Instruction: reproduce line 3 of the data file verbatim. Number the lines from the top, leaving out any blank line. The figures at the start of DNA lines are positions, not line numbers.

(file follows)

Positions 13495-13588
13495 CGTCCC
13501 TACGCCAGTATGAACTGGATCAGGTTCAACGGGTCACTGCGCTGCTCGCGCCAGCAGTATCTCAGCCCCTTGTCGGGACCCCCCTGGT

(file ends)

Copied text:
13501 TACGCCAGTATGAACTGGATCAGGTTCAACGGGTCACTGCGCTGCTCGCGCCAGCAGTATCTCAGCCCCTTGTCGGGACCCCCCTGGT